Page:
Biological Systems Engineering


First Advisor

David D. Jones

Second Advisor

Michael F. Kocher

Date of this Version

Summer 8-13-2021


Mabie, D. M. (2021). Assessment of the Effects of Airflow Conditions Related to Hop Drying. PhD Diss. University of Nebraska-Lincoln


A DISSERTATION Presented to the Faculty of The Graduate College at the University of Nebraska In Partial Fulfillment of Requirements For the Degree of Doctor of Philosophy, Major: Biological Engineering, Under the Supervision of Professors David D. Jones and Michael F. Kocher. Lincoln, Nebraska: August, 2021

Copyright © 2021 David M. Mabie


Hops have been utilized by brewers for centuries to contribute bitterness, antimicrobial preservation and desirable aromatic profiles to beer. The hop cone is a small, lightweight, high moisture content flower which produces lupulin glands containing resins and essential oils that contribute desirable characteristics to beer. Due to the high harvest moisture content (75% wet basis), hops must be rapidly dried to properly preserve them for future processing and brewing. While hops have been dried for centuries, most literature from the past century has focused on drying to minimizing loss to the resin or physical cone structure. The objectives of this research were to investigate the relationships between different airflow conditions during drying and the effects to the essential oil content. Research demonstrated that the direction of applied airflow had an effect on the resistance to airflow, resulting in different values for the parameter constants (a and b) in the airflow resistance equation for the design of fan systems during hop drying. Analysis of the relationship between drying air temperature and amount of total essential oils in the dried hops demonstrated a consistent linear decrease in the oils content as the drying air temperature increased. However, results showed no conclusion could be made regarding a relationship between the drying air temperature and the percentage of specific essential oils. The results of this research will aide hop growers’ decision making related to airflow rates, fan selection and drying air temperatures to produce a higher quality hop.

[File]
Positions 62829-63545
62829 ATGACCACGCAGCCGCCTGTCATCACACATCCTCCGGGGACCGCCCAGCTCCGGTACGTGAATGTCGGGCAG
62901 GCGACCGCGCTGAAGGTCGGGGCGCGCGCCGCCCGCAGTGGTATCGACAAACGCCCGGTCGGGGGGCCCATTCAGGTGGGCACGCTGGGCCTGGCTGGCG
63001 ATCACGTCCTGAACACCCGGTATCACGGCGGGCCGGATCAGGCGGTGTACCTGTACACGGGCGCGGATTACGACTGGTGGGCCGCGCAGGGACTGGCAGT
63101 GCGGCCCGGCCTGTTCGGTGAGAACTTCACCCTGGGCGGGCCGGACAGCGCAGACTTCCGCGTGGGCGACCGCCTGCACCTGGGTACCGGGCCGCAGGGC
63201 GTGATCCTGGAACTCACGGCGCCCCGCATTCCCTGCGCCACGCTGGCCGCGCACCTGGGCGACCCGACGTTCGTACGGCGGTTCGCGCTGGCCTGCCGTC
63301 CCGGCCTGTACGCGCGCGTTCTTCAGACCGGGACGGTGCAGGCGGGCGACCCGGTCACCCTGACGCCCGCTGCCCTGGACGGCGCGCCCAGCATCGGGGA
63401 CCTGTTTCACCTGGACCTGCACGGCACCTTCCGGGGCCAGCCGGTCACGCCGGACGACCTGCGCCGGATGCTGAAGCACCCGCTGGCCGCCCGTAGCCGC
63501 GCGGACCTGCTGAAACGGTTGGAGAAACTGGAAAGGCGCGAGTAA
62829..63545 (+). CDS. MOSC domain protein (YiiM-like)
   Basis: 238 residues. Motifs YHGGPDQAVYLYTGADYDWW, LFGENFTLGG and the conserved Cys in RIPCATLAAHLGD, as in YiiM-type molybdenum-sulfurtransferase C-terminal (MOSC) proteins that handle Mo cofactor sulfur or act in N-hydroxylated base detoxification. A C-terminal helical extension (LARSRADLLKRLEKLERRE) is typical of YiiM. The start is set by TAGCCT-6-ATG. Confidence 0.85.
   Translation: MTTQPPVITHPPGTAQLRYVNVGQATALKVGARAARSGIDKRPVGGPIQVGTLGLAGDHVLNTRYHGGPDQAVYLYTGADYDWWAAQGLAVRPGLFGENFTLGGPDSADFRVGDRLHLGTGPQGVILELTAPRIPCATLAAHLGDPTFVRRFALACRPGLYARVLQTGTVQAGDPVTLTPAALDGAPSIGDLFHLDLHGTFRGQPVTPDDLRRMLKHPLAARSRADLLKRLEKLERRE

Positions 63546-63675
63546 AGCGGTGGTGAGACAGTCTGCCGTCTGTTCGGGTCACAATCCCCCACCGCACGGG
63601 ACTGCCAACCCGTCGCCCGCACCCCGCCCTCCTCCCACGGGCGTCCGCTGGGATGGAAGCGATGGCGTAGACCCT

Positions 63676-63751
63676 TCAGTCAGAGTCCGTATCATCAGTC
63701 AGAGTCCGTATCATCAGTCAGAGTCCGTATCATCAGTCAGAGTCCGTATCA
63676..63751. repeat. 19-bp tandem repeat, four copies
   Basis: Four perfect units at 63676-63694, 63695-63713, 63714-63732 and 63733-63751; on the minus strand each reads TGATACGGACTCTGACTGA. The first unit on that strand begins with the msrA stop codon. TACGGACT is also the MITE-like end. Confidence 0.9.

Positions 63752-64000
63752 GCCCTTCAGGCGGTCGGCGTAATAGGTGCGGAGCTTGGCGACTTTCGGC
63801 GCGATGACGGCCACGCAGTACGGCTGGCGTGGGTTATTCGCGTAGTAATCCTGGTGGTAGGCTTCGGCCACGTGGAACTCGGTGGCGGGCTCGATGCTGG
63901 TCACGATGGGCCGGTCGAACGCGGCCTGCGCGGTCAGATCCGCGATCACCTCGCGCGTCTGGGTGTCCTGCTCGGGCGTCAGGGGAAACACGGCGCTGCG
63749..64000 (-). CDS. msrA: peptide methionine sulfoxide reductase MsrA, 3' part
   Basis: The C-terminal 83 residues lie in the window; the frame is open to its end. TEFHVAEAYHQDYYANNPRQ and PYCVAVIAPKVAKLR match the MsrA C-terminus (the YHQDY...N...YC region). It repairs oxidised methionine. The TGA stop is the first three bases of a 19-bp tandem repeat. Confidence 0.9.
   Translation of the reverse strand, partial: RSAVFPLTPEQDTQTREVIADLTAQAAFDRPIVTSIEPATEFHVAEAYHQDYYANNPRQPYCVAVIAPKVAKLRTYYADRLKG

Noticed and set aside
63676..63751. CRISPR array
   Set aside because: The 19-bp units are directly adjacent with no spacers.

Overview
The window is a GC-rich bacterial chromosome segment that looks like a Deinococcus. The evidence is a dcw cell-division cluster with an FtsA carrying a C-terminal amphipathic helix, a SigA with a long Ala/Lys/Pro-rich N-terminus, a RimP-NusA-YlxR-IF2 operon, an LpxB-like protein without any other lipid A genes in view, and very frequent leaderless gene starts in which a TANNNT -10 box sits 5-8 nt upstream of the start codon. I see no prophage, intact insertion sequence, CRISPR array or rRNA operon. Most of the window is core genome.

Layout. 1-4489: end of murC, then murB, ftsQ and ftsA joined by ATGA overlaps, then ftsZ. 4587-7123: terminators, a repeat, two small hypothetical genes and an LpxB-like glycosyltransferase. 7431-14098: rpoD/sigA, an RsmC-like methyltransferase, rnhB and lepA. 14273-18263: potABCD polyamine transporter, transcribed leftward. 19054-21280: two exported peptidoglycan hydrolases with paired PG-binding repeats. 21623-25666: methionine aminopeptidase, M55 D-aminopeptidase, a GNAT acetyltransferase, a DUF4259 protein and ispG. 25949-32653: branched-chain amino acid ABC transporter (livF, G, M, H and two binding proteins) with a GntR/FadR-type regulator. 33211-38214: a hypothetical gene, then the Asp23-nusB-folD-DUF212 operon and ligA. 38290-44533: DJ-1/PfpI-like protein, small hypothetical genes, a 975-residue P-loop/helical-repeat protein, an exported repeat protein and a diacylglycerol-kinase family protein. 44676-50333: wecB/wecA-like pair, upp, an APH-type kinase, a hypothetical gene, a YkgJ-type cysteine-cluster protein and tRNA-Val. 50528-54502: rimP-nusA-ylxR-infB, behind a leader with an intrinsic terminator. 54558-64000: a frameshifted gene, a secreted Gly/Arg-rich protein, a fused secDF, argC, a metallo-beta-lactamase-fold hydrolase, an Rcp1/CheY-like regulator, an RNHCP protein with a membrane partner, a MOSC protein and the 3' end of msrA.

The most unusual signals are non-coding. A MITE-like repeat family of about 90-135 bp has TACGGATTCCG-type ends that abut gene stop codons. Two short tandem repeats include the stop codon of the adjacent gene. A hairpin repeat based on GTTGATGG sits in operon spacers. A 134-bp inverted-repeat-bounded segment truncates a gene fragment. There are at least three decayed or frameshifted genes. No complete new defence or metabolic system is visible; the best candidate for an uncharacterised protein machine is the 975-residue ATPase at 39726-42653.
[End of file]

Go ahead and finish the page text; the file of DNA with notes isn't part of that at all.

Advisors: David D. Jones, Michael F. Kocher